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Blood Press. 2007;16(1):6-12.

Atenolol as a comparator in outcome trials in hypertension: a correct choice in the past, but not for the future?

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1
Sahlgrenska University Hospital/Ostra, Göteborg, Sweden.

Abstract

OBJECTIVE:

Twelve years after the design of the Losartan Intervention For Endpoint reduction in hypertension (LIFE) study, which showed superiority of losartan- vs atenolol-based therapy for cardiovascular outcomes, we reviewed the literature for the effect of beta-blockers compared with initial placebo or no treatment on reduction of cardiovascular events to re-evaluate atenolol as the comparator in the LIFE study.

METHODS:

A literature search was conducted in September 2006 for randomized, controlled trials comparing beta-blockers with/without diuretics with placebo or no treatment in patients with hypertension and without recent cardiovascular morbidity. We calculated risk reductions for combined cardiovascular events, cardiovascular death, stroke, and coronary heart disease from groups of trials using atenolol first-line and all beta-blockers first-line.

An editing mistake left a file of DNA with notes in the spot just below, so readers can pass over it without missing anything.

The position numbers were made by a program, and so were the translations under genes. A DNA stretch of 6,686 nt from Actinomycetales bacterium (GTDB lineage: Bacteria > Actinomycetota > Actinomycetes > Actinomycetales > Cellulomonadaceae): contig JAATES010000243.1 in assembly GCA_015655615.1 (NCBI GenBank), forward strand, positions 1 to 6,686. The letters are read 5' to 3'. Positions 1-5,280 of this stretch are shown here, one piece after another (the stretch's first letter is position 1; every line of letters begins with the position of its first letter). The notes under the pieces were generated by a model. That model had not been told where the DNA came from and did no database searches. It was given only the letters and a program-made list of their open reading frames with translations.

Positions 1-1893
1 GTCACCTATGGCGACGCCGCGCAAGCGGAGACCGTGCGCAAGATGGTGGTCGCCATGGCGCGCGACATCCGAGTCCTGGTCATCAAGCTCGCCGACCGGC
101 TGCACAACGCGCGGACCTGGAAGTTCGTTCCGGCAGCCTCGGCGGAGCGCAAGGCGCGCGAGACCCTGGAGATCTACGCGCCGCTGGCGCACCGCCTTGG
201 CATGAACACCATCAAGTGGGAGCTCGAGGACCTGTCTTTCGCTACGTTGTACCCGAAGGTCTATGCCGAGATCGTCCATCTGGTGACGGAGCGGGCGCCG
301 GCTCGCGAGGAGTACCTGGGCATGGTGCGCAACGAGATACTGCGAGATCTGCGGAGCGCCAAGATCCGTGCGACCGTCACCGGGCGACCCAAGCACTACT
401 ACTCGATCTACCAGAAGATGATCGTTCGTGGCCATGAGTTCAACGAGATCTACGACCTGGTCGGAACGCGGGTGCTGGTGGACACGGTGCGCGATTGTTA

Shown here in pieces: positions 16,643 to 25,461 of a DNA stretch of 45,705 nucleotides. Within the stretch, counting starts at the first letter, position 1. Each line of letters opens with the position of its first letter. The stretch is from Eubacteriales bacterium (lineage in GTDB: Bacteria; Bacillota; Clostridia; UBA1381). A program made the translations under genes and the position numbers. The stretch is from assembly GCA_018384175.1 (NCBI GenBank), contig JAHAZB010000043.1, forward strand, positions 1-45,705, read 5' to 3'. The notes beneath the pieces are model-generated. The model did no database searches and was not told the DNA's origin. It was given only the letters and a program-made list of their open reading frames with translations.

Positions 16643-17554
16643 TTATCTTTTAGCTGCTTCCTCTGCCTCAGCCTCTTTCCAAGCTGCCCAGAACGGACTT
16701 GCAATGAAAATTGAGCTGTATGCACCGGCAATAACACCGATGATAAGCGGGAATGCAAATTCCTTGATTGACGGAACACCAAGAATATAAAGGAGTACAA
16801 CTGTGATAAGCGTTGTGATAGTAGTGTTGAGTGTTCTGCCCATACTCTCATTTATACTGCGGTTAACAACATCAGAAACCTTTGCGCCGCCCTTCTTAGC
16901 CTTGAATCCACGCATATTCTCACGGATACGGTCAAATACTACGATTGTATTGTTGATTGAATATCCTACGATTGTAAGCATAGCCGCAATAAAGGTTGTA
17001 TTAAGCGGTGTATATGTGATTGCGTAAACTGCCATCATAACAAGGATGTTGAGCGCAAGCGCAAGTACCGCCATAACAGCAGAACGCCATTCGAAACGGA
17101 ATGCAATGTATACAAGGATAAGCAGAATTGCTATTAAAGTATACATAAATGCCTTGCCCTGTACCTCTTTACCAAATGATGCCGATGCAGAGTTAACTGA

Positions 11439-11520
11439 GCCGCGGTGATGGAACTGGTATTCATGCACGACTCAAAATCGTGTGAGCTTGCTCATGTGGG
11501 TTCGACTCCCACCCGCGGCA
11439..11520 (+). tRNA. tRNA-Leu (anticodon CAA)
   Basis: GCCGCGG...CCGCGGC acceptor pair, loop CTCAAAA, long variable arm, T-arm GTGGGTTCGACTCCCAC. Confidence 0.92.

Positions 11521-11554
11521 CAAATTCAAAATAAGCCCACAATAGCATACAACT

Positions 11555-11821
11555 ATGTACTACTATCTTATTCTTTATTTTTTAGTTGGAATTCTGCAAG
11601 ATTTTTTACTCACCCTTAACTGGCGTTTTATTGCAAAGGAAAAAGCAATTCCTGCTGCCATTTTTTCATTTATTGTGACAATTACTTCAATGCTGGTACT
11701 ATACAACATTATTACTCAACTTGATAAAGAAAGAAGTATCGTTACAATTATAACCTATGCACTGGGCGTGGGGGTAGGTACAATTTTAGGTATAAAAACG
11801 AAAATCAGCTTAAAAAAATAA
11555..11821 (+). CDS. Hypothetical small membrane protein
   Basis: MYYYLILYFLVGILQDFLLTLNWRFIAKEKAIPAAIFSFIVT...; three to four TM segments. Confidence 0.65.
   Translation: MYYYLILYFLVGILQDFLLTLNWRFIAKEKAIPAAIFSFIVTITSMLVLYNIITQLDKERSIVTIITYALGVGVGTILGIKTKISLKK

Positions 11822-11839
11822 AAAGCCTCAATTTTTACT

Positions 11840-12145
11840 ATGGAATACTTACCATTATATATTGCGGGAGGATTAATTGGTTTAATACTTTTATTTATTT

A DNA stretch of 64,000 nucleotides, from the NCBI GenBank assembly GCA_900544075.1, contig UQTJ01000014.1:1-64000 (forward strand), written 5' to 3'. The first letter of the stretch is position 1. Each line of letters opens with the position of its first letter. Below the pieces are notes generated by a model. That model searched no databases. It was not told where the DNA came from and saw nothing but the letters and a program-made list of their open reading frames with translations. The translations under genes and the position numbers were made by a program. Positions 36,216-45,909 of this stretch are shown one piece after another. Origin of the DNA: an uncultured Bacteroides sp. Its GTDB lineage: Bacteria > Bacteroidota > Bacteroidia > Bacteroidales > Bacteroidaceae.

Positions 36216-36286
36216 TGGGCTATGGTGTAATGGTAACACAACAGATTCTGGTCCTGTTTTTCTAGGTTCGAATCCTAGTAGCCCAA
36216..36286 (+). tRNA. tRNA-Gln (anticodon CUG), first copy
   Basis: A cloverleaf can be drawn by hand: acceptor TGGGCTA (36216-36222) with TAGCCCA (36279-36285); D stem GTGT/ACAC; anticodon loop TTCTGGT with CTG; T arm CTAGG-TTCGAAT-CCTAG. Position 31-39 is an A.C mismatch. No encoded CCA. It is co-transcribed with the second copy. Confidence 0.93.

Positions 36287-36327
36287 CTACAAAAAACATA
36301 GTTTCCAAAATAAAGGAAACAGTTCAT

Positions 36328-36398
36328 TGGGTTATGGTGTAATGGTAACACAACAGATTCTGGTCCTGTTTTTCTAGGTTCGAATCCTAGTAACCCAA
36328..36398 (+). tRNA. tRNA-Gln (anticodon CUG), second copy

RESULTS:

Five studies met the criteria. Significant risk reductions for cardiovascular events and stroke occurred in groups receiving treatment with atenolol or all beta-blockers, and for cardiovascular death in the all beta-blocker analysis. In meta-analysis of beta-blocker vs placebo or no treatment trials, risk reductions were 19% for combined cardiovascular events (95% CI 0.73-0.91, p<0.001), 15% for cardiovascular death (0.73-0.99, p = 0.037), 32% for stroke (0.57-0.82, p<0.001), and 10% for coronary heart disease (0.78-1.04, p = 0.146).

CONCLUSIONS:

Beta-blocker-based antihypertensive therapy significantly reduces cardiovascular risk in hypertension compared with placebo or no treatment. Atenolol was an appropriate comparator in the LIFE study. As the results of the LIFE study and other recent trials demonstrate superiority of newer agents over atenolol, this agent is not an appropriate reference drug for future trials of cardiovascular risk in hypertension.

PMID:
17453746
DOI:
10.1080/08037050701246386
[Indexed for MEDLINE]
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